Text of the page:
I don’t know what I’m doing. I don’t deserve this. I shouldn’t be here.
Hi. My name is Jen and I suffer from Impostor Syndrome. Badly. What is Impostor Syndrome, you ask? Well, you’re in the right place, ’cause I’m gonna tell ya. Striking women more often than men, and gifted women in particular, Impostor Syndrome is that lovely set of lies the voices inside your head tell you when you are successful. That nasty little voice that whispers at you, sneering at your success, and is so persuasive that you believe it time and time and time again.
I didn’t suffer enough. I don’t deserve it.
With a flute performance background, you’d think I would have learned how to better cope with this. You’d be wrong. See, while I was naturally inclined to be better than average on the flute, I had to work my ass off to get past a certain level. I learned that toot sweet in college, and thankfully I had a wonderful and loving teacher/mentor to gently encourage me. It’s not a coincidence that I pretty much stopped playing at a professional level after he died several years later, but that’s neither here nor there and let’s continue. I knew I had worked hours upon hours upon hours and thus could say “thank you” when complimented on my performance. When, on rare occasion, I was less than prepared and skittled through a performance by the skin of my teeth, the Impostor Syndrome flared up. There would be much flushing and embarrassed thanks, as all I could hear through the hot roar in my ears was that nasty little whisper.
I’m a fraud. They’re going to see right through me.
But when something is difficult for me, and I work hard, and I succeed…well, I know I earned the praise. Music theory was my bugaboo in college. Hated it, struggled with it, was ever so glad to be done with it. And because I hated it and struggled with it, my grad school entry tests indicated that I needed to take an additional theory class. I put that class off as long as possible, and when it came time to finally suffer through the mind-bending hell that is music theory, I found that my professor was no less than the husband of a dear friend. An outstanding professor, someone I knew socially, with a reputation for being a tough taskmaster. Crap. Schenkerian analysis was the main focus of the semester; I understood it in 1999, I have not a clue what the hell it’s all about now. But I studied it and I learned it and I mastered it and by God, I earned that A. I’m prouder of that class grade than giving birth without drugs eight years ago next month.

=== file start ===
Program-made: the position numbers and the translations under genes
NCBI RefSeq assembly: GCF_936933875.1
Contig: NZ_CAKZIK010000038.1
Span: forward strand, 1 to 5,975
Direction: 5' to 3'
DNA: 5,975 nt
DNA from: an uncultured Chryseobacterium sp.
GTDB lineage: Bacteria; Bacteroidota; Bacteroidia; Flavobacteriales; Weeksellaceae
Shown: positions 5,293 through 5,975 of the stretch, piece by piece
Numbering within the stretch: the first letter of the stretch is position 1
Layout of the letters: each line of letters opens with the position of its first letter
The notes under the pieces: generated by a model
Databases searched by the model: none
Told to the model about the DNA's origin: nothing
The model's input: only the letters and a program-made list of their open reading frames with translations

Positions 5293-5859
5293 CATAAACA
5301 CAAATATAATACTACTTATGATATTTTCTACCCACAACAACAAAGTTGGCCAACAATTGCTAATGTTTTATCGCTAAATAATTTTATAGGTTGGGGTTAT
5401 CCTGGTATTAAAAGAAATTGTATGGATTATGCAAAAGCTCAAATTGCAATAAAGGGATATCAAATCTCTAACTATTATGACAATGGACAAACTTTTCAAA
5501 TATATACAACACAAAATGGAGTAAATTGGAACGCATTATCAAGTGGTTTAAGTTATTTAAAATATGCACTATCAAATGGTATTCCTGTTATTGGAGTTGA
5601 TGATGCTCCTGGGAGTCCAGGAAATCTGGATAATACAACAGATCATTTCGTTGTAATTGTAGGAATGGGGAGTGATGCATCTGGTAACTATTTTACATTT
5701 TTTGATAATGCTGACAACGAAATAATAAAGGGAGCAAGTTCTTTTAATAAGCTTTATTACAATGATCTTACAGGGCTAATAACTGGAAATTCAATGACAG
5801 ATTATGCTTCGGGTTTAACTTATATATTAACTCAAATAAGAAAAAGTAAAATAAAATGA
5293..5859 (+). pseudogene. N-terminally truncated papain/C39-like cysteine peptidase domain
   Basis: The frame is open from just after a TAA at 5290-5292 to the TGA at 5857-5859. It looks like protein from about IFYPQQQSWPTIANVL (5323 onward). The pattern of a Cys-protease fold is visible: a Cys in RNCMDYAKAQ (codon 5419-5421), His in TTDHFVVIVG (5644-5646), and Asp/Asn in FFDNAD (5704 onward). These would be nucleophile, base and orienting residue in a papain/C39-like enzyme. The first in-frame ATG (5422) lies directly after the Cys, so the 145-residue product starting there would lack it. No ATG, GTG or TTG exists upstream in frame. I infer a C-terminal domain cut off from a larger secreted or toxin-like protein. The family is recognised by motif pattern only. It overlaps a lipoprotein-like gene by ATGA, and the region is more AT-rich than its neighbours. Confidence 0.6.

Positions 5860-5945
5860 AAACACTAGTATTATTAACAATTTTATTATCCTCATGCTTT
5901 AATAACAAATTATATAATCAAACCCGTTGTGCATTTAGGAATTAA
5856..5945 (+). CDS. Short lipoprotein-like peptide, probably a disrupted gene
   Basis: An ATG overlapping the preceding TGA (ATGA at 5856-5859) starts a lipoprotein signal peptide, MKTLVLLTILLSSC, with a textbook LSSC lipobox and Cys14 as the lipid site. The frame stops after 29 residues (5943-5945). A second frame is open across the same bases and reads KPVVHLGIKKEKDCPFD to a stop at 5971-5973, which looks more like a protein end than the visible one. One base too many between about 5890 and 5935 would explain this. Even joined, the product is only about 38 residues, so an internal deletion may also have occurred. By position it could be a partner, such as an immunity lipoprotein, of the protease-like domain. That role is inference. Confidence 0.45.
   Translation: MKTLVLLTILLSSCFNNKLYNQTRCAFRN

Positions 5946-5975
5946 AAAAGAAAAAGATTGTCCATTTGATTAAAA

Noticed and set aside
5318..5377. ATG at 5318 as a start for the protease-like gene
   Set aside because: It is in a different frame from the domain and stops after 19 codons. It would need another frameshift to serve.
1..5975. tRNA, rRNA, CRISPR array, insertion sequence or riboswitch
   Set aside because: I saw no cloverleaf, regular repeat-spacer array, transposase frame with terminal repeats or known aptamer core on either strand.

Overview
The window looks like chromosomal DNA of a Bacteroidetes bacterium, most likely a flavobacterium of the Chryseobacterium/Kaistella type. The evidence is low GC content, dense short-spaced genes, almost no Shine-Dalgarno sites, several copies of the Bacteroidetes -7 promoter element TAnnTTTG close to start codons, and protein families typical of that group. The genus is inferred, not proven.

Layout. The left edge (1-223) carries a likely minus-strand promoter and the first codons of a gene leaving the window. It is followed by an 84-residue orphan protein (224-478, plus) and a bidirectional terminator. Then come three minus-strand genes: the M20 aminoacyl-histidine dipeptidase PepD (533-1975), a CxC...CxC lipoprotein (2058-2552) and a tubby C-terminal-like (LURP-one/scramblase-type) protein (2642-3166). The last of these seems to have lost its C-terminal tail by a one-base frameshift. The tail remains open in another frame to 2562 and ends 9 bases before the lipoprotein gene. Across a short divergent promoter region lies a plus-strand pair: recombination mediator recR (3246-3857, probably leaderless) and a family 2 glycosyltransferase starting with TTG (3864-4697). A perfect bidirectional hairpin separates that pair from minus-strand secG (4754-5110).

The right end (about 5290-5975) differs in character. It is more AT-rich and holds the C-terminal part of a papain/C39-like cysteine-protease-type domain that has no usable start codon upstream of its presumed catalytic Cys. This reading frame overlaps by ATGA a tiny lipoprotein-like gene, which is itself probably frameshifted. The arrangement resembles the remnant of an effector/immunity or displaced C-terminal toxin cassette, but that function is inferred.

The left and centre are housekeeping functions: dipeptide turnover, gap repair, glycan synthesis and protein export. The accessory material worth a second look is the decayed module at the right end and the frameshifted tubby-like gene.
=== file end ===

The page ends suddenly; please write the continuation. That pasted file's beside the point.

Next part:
I’m not really all that. What will they think when I’m found out?
On the other end of the spectrum, when something comes easily to me, well…I get embarrassed, I don’t want to bring attention to it, I wish for the floor to suddenly discover hunger and have me for its very first morsel. I may have worked at it, but it was easy and mostly enjoyable and why do I deserve any recognition for that?
This was too easy and I can’t let anyone know that and I really should go now.
That I’m grappling with an oh-so-delightful patch of Impostor Syndrome right now is no coincidence. Next month Gifted Homeschoolers Forum Press is publishing my book. And I am thrilled and embarrassed and proud and terrified and the whispers just keep getting louder and louder and is the floor hungry yet? I wanted to be a writer long before I wanted to be a musician, so this is a dream come true. But I know how long and hard I worked on one and I know how long and hard I worked on the other, and the numbers aren’t even close.
I was just lucky. I’m really not that good.
To the best of my knowledge there is no cure for Impostor Syndrome; I believe it’s just something you have to learn to live with. Coupled with Perfectionism it makes for an interesting evening of internal voices duking it out (don’t even ask how long it took to write this post). I’m just tired of its whispered lies.
When Jen can shut out the lying whispers, she writes over at Laughing at Chaos.